Keeping your songwriting organized can make you a more efficient songwriter and save plenty of time. The goal is to spend less time on finding your music, and more time on actually creating music.
Although organization comes down to personal preference, there are several ways to keep your song ideas nice and tidy. Let’s explore some helpful tips for keeping your songwriting more organized and making your life a bit easier.
1. Choose your song capture method
You have dozens of tools at your disposal to capture your songs. Using just your phone, you can hum or sing a melody idea into a voice memo, or type out lyric ideas with a note-taking app. If you’re more tech savvy, you may want to record straight into a DAW. And, of course, you can always use a physical notebook or handheld recorder.
Whichever way you choose, try to stick to the same methods so all of your writing stays organized.
2. Keep track of your co-writers
If you choose to collaborate with other songwriters, make sure to always include the names of the writers, the percentage splits, and other essential information with your co-writing files. If a dispute comes up with a co-writer down the road, you’ll be glad you know exactly where to look to resolve it! You don’t need anything fancy – as long as you include these five things in your split sheets, you’re good to go.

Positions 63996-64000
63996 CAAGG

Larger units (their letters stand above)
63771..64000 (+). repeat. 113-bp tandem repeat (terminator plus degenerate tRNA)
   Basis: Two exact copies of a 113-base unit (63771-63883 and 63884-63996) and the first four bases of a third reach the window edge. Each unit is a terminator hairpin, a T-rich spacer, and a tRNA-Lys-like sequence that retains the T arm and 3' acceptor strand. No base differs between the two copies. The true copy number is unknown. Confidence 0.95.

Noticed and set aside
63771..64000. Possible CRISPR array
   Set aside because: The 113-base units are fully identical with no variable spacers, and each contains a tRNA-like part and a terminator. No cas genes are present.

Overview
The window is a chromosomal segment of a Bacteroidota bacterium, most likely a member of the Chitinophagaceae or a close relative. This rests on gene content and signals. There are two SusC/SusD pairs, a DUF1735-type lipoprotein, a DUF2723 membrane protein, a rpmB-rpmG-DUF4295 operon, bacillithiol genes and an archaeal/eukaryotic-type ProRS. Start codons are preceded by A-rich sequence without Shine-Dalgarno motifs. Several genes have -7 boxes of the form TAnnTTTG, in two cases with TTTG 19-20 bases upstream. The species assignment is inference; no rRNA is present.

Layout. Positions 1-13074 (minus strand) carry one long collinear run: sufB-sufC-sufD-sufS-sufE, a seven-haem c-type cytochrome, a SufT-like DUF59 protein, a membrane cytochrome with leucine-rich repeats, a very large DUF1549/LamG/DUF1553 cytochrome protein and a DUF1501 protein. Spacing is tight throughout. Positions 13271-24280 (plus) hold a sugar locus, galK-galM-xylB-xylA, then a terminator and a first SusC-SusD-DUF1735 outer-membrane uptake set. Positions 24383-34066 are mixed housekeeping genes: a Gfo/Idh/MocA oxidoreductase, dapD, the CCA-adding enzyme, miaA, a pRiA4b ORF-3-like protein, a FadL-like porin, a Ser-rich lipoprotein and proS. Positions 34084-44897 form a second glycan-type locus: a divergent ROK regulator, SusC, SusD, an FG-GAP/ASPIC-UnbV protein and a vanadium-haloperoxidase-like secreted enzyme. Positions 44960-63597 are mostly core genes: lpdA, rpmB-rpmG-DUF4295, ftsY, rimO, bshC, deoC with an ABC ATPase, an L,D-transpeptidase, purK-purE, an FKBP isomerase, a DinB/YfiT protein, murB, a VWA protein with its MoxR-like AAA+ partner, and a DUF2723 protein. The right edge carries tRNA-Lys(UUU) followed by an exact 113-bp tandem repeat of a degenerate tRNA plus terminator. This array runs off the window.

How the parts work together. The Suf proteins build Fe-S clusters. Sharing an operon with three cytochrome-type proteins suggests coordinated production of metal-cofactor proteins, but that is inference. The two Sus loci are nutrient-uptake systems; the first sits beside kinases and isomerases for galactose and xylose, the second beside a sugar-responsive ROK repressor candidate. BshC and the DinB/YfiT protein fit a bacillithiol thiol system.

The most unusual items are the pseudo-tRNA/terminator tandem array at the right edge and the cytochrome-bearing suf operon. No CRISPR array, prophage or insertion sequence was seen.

3. Properly name your files
This point is especially crucial if you do most of your songwriting with a DAW. When you get a burst of inspiration, the last thing you want to do is waste time navigating through dozens of files until you finally figure out that “Untitled 22” is the one you were looking for.
If the song doesn’t have a title or hook yet that you can use in the file name, try a combination of the date and a few descriptive words to jog your memory (e.g., “hip-hop beat with trumpets 5.1.17”).
4. Make future edits easy
The beauty of keeping your songwriting organized is that you can easily revisit your songs when it’s time to edit or rewrite. Instead of disrupting your flow while you’re writing to edit your work, start a separate document within your song file to jot down anything you want to fix or come back to later. Your editing process will be much more efficient if you know exactly what you need to work on.
Joe Capalbo is an intern for SongwriterLink.